Experts express concerns about the threat of shared custody in divorces

A new revision of the civil code that introduces joint child custody in Japan for the first time reflects the ideal that divorced couples should work together for the benefit of their children.

But a supporter who has worked with many divorced families has identified a number of challenges that remain as families and parenting styles become more diverse.

The law “may spread the value that even if a couple separates, they are still responsible for their children,” said Terue Shinkawa, 59.

Shinkawa leads a group called Oyako Link Service, which advocates for visitation rights for divorced families.

During deliberations in the state parliament, several voices raised the question of whether divorced parents could build a cooperative relationship before the revision was passed on May 17th.

One of those voices said, “If they could work together, they wouldn’t go so far as to divorce.”

With her 20 years of experience, including supporting single-parent families, Shinkawa said she has met many cohabiting parents who told her they did not want contact with their former spouses.

A cohabiting parent requested that a toy that the other, separated parent had purchased while visiting their child not be taken home.

However, Shinkawa said that even if there is initially mutual distrust between parents, dissatisfaction gradually subsides when a third party meets with the parties involved or as a result of repeated visits.

Although custody and visitation are two separate issues, Shinkawa hopes the revised law will change attitudes about raising children after divorce and increase the number of parents who want visitation rights.

Among other concerns, she expressed concerns that there is not enough support for parents and children who have difficulty communicating with each other.

The Justice Ministry lists fewer than 60 visitation support organizations across Japan on its website. Shinkawa's organization sometimes receives requests from remote areas.

“All organizations have their hands full. “It is necessary for the government to set up a support system and not leave it to the private sector alone,” Shinkawa said.

Shinkawa also believes there is a need for education and counseling for parents during the divorce process and afterward.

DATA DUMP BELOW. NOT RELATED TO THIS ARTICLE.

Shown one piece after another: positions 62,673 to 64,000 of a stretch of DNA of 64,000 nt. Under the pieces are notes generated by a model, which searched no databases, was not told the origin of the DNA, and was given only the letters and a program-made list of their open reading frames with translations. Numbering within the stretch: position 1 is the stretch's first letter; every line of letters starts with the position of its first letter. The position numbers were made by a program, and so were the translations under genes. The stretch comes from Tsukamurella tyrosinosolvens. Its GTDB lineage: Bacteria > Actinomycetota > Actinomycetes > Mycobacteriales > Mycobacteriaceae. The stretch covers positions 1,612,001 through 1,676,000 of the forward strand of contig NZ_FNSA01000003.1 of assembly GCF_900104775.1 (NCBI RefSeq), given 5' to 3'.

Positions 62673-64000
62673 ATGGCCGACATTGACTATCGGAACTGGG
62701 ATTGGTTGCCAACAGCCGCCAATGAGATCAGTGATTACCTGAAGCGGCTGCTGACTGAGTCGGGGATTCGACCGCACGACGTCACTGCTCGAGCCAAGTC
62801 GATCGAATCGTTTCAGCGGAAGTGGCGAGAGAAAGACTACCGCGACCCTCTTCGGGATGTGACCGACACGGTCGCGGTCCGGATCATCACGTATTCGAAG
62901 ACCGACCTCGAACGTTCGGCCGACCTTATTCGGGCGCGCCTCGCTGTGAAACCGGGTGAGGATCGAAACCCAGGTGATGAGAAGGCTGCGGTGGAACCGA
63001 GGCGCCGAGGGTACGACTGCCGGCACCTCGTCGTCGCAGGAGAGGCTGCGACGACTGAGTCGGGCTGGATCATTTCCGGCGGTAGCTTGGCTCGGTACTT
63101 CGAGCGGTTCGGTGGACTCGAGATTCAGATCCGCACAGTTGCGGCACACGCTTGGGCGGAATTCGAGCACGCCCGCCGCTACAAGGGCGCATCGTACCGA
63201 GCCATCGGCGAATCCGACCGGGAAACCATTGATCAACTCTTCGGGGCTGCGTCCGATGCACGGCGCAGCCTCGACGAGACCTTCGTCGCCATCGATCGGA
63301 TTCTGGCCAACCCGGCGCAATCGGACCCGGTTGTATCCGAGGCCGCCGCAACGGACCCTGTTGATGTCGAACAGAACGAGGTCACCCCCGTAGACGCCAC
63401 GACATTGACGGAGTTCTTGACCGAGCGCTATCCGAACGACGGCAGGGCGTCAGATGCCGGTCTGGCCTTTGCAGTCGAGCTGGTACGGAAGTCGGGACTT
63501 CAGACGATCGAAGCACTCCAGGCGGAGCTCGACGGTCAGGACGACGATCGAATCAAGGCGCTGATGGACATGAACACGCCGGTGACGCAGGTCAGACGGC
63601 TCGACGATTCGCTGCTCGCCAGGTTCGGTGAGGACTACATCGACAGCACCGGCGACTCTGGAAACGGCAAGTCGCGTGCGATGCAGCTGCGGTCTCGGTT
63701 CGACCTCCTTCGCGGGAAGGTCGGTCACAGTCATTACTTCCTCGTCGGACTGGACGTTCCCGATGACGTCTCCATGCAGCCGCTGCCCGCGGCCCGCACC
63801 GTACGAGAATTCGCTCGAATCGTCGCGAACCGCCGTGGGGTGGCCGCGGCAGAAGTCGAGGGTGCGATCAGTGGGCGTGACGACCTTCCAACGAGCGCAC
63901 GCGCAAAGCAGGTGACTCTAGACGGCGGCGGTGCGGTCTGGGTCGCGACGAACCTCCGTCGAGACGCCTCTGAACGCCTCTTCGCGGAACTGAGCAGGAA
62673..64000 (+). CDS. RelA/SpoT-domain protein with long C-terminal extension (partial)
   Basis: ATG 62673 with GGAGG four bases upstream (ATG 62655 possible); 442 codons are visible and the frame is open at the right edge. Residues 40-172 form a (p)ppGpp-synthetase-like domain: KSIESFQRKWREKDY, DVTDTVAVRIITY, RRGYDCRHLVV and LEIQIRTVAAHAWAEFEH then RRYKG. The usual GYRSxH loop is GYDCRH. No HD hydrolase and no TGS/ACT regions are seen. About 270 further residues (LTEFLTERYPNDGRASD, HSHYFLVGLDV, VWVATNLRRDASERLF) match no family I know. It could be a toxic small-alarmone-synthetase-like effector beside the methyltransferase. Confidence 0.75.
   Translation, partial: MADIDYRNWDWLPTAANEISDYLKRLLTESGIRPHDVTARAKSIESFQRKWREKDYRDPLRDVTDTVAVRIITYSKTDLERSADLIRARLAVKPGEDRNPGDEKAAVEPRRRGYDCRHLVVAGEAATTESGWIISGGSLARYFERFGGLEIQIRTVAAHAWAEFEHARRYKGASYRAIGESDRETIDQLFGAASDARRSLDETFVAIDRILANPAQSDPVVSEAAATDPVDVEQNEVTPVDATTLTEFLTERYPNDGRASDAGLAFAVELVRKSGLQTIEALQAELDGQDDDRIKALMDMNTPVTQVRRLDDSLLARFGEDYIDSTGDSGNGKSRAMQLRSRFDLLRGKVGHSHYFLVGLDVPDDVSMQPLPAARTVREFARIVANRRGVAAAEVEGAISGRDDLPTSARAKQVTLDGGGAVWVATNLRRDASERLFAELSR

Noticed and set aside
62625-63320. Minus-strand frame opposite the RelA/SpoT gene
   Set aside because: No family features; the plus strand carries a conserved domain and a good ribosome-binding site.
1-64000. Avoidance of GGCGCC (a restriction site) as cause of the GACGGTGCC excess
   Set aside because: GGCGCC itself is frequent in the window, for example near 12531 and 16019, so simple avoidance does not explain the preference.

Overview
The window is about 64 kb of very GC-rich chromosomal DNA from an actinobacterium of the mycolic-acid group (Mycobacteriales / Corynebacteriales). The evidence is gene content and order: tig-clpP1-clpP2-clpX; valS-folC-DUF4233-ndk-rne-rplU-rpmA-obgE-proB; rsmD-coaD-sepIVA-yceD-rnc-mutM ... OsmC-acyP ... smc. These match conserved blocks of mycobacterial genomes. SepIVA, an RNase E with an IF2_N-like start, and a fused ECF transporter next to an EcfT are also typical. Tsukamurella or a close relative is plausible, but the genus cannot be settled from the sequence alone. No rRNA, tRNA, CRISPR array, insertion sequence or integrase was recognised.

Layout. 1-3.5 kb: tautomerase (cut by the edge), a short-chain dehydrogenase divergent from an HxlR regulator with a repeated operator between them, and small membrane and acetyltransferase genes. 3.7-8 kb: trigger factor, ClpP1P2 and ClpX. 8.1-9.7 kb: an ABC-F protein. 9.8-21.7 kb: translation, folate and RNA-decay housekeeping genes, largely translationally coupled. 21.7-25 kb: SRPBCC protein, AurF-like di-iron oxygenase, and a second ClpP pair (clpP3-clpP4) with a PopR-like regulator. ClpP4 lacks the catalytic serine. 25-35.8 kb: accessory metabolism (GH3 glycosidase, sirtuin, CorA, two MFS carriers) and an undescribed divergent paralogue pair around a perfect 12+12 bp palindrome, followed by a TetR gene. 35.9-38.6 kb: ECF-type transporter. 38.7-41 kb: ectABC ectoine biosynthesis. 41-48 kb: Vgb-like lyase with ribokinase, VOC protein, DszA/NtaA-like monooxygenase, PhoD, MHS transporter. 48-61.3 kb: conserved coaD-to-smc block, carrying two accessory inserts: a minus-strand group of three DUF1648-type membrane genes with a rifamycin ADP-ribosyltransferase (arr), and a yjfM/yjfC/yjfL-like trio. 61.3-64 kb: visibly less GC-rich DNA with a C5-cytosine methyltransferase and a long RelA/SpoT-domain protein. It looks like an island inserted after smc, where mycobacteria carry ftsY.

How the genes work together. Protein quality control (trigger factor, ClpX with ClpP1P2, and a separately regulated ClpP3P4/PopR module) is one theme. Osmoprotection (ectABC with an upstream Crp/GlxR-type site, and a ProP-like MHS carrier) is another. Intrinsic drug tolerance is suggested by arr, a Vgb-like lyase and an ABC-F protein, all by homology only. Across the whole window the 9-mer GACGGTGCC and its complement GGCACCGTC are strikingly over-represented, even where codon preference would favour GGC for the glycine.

She said she has seen cases where the poor relationship between parents spills over into the parent-child relationship, such as a mother forbidding her child from calling the estranged parent “Daddy.”

“It is important to have a mindset that puts the well-being of the child above the relationship between the parents. They must be given the opportunity to become aware of this,” Shinkawa said.

A key point of contention regarding the revised law was concern about the continuation of domestic violence.

In Japan, domestic violence is considered a virtual refuge for victims to divorce their children and gain sole custody.

The revised law requires a family court to award sole custody if there is domestic violence or there is a threat of such abuse.

However, there remains concern that family courts will ignore domestic violence that is difficult to identify, such as psychological violence, and award joint custody.

Tadashi Nakamura, a special professor at Ritsumeikan University and a member of the Cabinet Office panel on violence against women, said it was a prerequisite for the parties to have a support system in place for joint custody to “work to some extent.” .”

“Since there are various forms of domestic violence, it is necessary to create objective indicators for assessment, including not only psychiatric diagnoses, but also psychological approaches that analyze the closeness of family relationships,” he said.

Nakamura proposes, in particular, to introduce a risk assessment method for the temporary protection of victims of abuse and to assign social work professionals to family courts in addition to investigators.

Domestic violence measures in Japan focus on “escapes,” such as temporary protection for victims and measures to help the government keep the address where the victim has moved secret.

In response to this current situation, a supplementary resolution to the revised law provides for the introduction of a program for offenders.

Nakamura runs such a program in the Kansai region in collaboration with local governments.

Domestic violence and abuse perpetrators share their experiences with each other to change their misconception that violence is how to control a person.

Nakamura said that after participating in such a program, 20 to 30 percent of participants are able to develop a cooperative relationship with their former spouses in raising their children.

“Parents become role models for their children’s future. The changes they experience through the program have a positive impact on their children,” he said.

However, he also warned: “We must be wary of perpetrators who use such a program as a basis for negotiations in the family courts.”

The revised law will come into force within two years of its promulgation.

“We need to develop a systematic domestic violence policy that includes risk assessment and perpetrator programs rather than leaving it to the parties involved,” Nakamura said.

(This article was written by Emika Terashima and Satomi Sugihara.)

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